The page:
I’m surprised to read in the New York Times that “location services have not caught on.”
The number of people using location-based services like Foursquare and Gowalla remains small, and does not appear to be growing, according to a report published Thursday by the Pew Research Center’s Internet & American Life Project.
Guess we don’t have to worry about a spectrum crisis/crunch.
The survey asked 2,065 adult internet users if they “use a service such as Foursquare or Gowalla that allows you to share your location with friends and to find others who are near you.” 5% said yes. In May 2010, that number was 4%. Thus, the Times’ view.
The report also says, however, that the margin of error is +/- 3% for the current number. Pew does not say what the margin of error is from its May survey. Moreover, Pew has no detail on the May survey, in contrast to the current survey, so it is hard to draw a comparison at all. Assuming the May margin of error is the same, a drop from 5% to 4% could instead be an increase from 2% to 7%.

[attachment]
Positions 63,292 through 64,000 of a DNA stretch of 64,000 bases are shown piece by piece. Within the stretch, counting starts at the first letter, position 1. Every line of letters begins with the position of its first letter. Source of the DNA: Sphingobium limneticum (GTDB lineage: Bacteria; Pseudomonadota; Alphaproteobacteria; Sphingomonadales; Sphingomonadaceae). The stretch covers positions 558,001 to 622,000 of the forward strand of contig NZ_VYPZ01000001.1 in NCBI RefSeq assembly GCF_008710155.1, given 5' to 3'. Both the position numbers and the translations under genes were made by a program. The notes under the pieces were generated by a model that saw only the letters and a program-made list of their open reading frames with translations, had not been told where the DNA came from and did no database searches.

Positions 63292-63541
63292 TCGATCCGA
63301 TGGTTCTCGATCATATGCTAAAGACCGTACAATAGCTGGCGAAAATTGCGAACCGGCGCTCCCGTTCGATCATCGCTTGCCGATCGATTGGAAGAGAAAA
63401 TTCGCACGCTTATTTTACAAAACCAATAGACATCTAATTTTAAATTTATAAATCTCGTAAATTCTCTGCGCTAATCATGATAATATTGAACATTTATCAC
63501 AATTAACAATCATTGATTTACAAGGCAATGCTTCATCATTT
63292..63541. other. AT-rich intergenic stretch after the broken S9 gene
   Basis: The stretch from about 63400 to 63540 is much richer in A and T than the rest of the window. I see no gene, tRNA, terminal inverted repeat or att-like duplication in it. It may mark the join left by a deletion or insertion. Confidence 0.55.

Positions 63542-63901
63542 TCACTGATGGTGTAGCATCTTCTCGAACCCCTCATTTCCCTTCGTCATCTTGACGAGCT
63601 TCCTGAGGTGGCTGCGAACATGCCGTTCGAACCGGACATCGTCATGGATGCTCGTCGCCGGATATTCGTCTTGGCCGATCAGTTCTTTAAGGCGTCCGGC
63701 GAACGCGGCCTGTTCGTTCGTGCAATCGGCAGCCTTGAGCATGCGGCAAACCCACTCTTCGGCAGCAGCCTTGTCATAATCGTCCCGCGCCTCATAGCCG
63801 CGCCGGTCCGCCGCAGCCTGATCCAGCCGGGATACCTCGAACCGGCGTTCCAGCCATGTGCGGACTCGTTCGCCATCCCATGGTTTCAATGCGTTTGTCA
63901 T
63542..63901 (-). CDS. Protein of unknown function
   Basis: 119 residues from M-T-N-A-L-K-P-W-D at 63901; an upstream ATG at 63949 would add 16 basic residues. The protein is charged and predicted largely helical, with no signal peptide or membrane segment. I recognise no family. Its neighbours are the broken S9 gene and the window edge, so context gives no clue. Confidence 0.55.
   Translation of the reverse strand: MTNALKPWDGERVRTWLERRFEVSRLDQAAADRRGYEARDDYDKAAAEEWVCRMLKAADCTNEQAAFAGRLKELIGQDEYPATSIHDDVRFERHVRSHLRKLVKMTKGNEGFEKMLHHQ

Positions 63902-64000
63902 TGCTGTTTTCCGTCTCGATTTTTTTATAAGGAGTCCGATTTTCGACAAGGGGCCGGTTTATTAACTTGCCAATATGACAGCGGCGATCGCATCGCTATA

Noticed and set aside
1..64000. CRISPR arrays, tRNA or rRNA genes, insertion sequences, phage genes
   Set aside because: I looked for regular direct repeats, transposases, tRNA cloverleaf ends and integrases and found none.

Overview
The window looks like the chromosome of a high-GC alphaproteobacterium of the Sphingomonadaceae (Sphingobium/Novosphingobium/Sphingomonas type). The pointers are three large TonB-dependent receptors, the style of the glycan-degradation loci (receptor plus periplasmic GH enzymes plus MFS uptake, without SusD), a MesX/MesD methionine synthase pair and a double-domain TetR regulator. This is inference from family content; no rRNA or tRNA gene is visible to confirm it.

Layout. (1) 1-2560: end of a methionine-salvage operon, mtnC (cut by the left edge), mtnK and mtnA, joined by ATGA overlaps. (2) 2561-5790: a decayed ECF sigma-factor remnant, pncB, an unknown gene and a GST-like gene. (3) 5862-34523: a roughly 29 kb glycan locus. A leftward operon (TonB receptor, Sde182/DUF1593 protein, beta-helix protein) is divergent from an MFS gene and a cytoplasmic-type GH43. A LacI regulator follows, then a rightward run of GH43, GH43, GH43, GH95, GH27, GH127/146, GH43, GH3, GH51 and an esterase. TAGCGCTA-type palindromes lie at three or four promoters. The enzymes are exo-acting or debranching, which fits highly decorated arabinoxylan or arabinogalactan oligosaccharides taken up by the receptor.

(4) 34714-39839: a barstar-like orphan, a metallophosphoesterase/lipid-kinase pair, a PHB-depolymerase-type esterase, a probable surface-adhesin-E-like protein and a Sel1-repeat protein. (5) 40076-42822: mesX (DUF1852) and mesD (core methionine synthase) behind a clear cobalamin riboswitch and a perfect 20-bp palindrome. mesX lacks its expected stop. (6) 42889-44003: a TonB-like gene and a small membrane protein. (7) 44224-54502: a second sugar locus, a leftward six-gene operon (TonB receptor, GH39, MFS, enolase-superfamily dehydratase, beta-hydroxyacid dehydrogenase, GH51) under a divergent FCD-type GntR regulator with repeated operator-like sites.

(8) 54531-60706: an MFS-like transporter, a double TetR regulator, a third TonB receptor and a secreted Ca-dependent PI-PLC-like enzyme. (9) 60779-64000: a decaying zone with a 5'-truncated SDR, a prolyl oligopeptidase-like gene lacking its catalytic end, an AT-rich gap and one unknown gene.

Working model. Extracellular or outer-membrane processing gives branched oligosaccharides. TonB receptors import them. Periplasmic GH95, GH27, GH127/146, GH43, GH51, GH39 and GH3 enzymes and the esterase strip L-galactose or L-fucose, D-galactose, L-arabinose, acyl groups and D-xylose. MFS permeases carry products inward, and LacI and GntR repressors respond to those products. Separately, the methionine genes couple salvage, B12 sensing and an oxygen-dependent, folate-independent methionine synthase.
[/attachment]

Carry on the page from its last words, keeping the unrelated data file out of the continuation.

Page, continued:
“Location-based services” covers a lot of ground, far beyond social networking, especially in the wireless world. I think Foursquare and Gowalla are more properly called location-based applications.
I’m intrigued by a question Pew uses as a prelude to the above one. They asked 3,001 adults if they use the internet or e-mail. 74% responded yes, compared to 79% in May. Pew has no comment on this, a fairly sharp drop. Kind of like newspaper circulation.